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Sick tomato plant – any ideas?

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  • #251166
    theateamtheateam
    Member

    Hi Folks,

    I have a sick tomato plant and my gardening books are not helping! Had 2 earlier in the year like this, which I pulled out…see photo, but basically all the tips have gone very, very pale and stunted. The plants to either side of it are growing fine.

    Do you know what is wrong?

    Should I pull it out or can it be saved with something?

    The plants get worm-pee every couple of days from a watering can (base of plant only), and usually around 30mins water from dripper system every 2-3 days. The bed has been pretty dry and I’ve noticed a lot of the toms have leaves that are curling up a bit (although still green) – any thoughts on this curling either?

    Ta, Amy

    #451126
    porgeyporgey
    Member

    Amy, I am sorry but I cant help with that one. Verticulum wilt starts from the base of the plant so its not that but it appears to be a wilt of some sort.

    Its hard to tell from the photo but has the fruit weight caused the branch to sag and kink where it is tied to the stake?

    A tip on watering, tomatoes haqve quite deep roots systems once established so is 30 minutes of watering to much?

    I hope this is a help, cheers porgey.

    #451127
    ErthgirlErthgirl
    Member

    Nematodes? :shrug:

    Are you planting them in the same place, or rotating them in different spots in your garden. If they’re going in the same place all the time, the soil borne pathoghens (nematodes) can attack the roots, not allowing them to take up nutrients/water etc.

    Maybe have a look at the roots, and if there’s lumpy ‘thingos’ on them, then that’s what it will be.

    Other than that, it may be a mineral deficiency of some type. Potassium or magnesium?

    #451128
    theateamtheateam
    Member

    Thanks guys.

    The garden is a brand new one (dug from the lawn last year) so hasn’t had tomatoes or any relatives in it that we know – we bought some compost from a landscape place when it first went in, and have already made mental notes as to where the toms were last year, are this year, will be next year, etc to keep good rotation going. Magnesium I can try fixing with some epsom salts…what would have potassium in usable amounts? I guess I can pull one plant out to see what it looks like. They are only on a dripper system so the water volume for 30mins is actually very low and I’ve been thinking they are not getting enough water over all but that doesn’t account for this one plant looking sick. The branches are all fine, just going all odd and stunted. The fruit and leaves lower down even look fine, and it doesn’t appear to be spreading to the neighbours. I’m discovering that growing veges is easy, growing good amounts, all the time, that’s much harder! ;op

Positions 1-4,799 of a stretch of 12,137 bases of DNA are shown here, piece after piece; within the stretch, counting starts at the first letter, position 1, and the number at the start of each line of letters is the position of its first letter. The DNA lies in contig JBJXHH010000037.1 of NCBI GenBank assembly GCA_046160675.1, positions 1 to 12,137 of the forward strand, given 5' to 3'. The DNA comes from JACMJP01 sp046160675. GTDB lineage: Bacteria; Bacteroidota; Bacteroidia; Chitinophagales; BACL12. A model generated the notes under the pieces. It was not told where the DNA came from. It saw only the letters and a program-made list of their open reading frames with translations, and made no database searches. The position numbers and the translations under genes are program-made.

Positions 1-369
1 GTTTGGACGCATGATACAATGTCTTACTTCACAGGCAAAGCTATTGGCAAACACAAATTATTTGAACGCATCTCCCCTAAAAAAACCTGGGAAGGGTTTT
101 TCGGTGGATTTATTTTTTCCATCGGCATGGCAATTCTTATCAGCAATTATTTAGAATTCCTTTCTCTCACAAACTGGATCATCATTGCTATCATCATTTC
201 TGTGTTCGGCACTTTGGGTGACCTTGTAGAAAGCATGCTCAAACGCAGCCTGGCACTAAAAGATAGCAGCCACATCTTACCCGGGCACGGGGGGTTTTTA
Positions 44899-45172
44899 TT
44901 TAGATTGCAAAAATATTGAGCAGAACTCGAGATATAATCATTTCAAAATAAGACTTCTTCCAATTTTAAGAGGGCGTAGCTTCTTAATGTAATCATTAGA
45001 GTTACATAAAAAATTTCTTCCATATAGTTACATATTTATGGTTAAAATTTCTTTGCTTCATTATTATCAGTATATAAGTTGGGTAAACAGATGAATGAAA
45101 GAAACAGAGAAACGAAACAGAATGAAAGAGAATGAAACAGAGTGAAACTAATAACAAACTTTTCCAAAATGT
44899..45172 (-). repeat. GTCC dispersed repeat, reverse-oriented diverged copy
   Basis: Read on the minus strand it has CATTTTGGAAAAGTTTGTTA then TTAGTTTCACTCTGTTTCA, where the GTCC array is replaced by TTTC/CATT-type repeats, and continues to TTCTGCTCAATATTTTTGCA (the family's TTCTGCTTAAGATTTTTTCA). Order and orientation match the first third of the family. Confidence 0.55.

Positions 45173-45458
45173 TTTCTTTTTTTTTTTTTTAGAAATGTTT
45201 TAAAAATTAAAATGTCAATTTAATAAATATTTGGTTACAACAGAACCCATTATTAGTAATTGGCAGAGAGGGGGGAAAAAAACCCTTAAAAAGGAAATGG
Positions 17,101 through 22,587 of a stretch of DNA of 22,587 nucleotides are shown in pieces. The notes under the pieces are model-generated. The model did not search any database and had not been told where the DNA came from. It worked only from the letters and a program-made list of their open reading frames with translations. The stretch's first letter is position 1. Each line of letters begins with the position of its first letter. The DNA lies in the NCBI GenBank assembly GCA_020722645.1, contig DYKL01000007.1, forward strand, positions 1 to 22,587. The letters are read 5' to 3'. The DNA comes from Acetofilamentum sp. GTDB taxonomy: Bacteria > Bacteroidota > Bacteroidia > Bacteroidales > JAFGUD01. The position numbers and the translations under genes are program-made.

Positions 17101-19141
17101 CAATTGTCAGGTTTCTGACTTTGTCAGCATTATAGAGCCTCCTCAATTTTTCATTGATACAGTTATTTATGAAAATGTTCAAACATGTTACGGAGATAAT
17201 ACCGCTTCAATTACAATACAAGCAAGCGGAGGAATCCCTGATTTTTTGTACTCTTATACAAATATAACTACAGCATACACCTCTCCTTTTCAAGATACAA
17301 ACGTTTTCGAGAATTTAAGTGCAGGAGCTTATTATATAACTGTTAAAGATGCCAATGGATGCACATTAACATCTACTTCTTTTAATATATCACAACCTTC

Cheers, Amy

    #451129
    fruitfulfruitful
    Member

    Tomato plants love to have banana peels buried beneath them or around them if they are already established. Banana are a source of potassium, so that may be an idea for your next patch, bury the peels whenever you have a banana??

    #451130
    ThisildoThisildo
    Participant

    Do you know the variety of tomato? The plants beside it look nice and healthy.

    Could the dripper watering this plant be blocked?

    #451131
    dustygrl70dustygrl70
    Member

    If the plants around it are fine and in similar soil it may be a viral rather than nutritional – we’ve had similar looking things here in the past and I was fairly casual about it, but lost most of last year’s tomato crop to Tomato Spotted Wilt Virus. Your pic looks a bit like Tomato Yellow Leaf Curl Virus? Google for pics of these.

    Viruses can be spread by sucking insects (thrips, whitefly, jassids etc), so best to pull the plant as soon as you are pretty sure that it is viral, to stop it spreading to the rest of the plants.

    #451132
    ErthgirlErthgirl
    Member

    Yeah I reckon you’re right dustyglr70… here’s another link to fusarium wilt, and there’s a picture which looks similar to yours Amy.

    http://www.avrdc.org/pdf/tomato/fusarium.pdf

    #451133
    dixiebelledixiebelle
    Member

    I was just coming back to say I happened to be reading a blog (looking for organic fruit fly sprays) and he talked about same sort of thing you have with your tomatoes…

    I haven’t got a clue what the mystery disease is, other than to guess it’s some kind of fungal disease brought on by our humid summer. It couldn’t be fusarium wilt, which you can get if you don’t practise crop rotation and grow tomato-family plants (eg, tomatoes, potatoes, chillies, capsicums, eggplants) in the same spot in successive years. I hadn’t grown any of these plants in my tomato patch previously.

    http://gardenamateur.blogspot.com/2009/01/crop-failure-oh-well.html

    #451134
    theateamtheateam
    Member

    Thanks heaps folks…does look very similar to Tomato Yellow Leaf Curl Virus. I think our mandarin tree has had whitefly, although I haven’t seen any near the rest of the garden. Will pull this tomato out at any rate I think as I don’t want the rest to be infected.

    Amy

    #451135
    ali_celtali_celt
    Member

    All my tomatoes did this each and every time I tried to grow them. Including in pots. Turns out the local red-legged earth mites carry a tomato virus of some kind.

    So, no home-grown tomatoes for me here!

    Apparently putting sulphur around the roots of the healthy plants can stop the earth mites from getting into them.

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